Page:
be addressed through the statutory rewrite. If thereís any other ambiguous issues
still outstanding at that time, weíll use the administrative process to, sort of, tie
those directives in.
We certainly feel that, right now, we do have the authority to issue
directives in that. The directives do subject the counties and locals to the OEM
directorís authority. However, like I said, the entire law is being rewritten
anyway, and weíre going to address many of these issues through the
ASSEMBLYMAN PAYNE: You say Assemblywoman Quigley has
a piece of legislation to address this?
DEPUTY ATTORNEY GENERAL DiROCCO: Correct. I think
itís Assembly Bill 3350 -- I believe is the number. And weíre working with her
office on the rewrite of that bill.
ASSEMBLYMAN PAYNE: Do we have any other comments? (no
If not, thank you for your presence here today.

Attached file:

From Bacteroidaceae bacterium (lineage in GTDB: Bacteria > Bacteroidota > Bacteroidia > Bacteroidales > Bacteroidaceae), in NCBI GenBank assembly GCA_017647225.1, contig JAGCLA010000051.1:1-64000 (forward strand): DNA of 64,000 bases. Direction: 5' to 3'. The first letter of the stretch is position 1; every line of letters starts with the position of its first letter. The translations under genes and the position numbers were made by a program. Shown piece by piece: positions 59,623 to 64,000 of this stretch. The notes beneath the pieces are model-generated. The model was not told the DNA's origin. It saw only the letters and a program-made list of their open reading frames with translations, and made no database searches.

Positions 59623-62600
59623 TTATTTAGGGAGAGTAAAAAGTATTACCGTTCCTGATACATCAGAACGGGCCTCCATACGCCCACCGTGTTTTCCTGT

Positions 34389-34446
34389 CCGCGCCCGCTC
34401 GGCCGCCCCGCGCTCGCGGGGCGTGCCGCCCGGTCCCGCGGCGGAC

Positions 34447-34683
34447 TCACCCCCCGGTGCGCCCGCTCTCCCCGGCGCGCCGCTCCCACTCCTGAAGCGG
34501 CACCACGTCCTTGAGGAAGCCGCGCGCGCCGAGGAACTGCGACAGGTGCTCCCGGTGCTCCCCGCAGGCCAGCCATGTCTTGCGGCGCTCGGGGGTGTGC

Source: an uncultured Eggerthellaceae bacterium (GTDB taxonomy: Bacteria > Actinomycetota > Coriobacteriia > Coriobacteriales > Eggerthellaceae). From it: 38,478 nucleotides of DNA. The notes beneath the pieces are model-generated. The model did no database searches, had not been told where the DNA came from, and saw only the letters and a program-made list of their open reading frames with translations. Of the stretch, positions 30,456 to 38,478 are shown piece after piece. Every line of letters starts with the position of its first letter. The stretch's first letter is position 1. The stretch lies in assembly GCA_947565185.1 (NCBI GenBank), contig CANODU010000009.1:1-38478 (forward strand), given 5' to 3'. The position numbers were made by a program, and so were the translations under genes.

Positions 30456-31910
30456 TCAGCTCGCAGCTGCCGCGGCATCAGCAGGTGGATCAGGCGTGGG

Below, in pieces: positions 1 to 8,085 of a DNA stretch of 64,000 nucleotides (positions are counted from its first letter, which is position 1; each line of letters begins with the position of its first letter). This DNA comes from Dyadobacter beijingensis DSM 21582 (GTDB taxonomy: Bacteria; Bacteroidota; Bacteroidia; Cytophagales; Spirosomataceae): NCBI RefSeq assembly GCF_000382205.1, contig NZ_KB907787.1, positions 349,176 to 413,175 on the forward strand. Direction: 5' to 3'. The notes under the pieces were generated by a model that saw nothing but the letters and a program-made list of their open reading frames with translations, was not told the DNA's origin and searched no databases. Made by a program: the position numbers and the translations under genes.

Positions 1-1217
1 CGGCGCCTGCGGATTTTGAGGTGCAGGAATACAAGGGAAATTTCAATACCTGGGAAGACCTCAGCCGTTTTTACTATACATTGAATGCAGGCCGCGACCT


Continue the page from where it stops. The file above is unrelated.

DEPUTY ATTORNEY GENERAL DiROCCO: Thank you, Mr.
ASSEMBLYMAN PAYNE: Thank you.
DEPUTY ATTORNEY GENERAL DOMINGUEZ: Thank you.
ASSEMBLYMAN PAYNE: Iíd like to welcome Assemblywoman
ASSEMBLYWOMAN CRUZ-PEREZ: My apologies.
ASSEMBLYMAN PAYNE: And also Assemblywoman Myers has
And I would like to recognize and welcome Assemblyman Joseph
Doria, who will, in fact, testify -- present testimony and background
information on A-3749, which is a legislation that requires a-- Itís the EMAP
legislation, which requires -- revise the requirements of DEP, checklist on
technical manuals -- the EMAP legislation, as itís called.
Mr. Doria, thank you very much, and welcome.
A S S E M B L Y M A N J O S E P H V. D O R I A JR.: Thank you, Mr.
Chairman. Itís a pleasure to be here and to have the opportunity to sponsor this
piece of legislation with you.